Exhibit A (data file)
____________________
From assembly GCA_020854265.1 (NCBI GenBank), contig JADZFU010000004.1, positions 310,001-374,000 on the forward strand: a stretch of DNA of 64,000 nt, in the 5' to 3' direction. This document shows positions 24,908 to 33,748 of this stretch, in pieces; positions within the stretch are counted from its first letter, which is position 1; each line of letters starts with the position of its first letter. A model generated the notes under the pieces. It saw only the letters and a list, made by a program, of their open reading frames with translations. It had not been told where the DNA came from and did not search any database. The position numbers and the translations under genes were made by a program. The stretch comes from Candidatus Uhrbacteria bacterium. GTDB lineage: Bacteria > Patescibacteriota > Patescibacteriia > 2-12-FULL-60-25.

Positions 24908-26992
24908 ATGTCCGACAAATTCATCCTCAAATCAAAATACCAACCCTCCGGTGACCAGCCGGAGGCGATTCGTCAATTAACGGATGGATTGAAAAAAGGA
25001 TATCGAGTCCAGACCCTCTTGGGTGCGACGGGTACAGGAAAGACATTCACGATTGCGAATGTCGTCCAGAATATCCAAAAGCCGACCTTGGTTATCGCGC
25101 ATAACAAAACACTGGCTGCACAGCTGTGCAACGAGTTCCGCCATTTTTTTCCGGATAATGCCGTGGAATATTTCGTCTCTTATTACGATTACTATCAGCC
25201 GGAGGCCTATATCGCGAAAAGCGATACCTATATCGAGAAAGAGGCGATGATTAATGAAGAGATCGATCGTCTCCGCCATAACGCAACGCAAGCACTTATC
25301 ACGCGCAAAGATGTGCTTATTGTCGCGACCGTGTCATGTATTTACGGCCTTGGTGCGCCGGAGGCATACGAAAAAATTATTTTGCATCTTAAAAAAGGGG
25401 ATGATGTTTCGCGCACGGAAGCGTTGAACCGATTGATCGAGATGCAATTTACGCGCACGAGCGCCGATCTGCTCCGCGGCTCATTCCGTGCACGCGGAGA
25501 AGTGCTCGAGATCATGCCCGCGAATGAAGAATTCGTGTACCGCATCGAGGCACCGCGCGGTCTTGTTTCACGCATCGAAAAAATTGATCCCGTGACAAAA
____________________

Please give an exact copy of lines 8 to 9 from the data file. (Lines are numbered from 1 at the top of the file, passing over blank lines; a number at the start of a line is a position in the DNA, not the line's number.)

25401 ATGATGTTTCGCGCACGGAAGCGTTGAACCGATTGATCGAGATGCAATTTACGCGCACGAGCGCCGATCTGCTCCGCGGCTCATTCCGTGCACGCGGAGA
25501 AGTGCTCGAGATCATGCCCGCGAATGAAGAATTCGTGTACCGCATCGAGGCACCGCGCGGTCTTGTTTCACGCATCGAAAAAATTGATCCCGTGACAAAA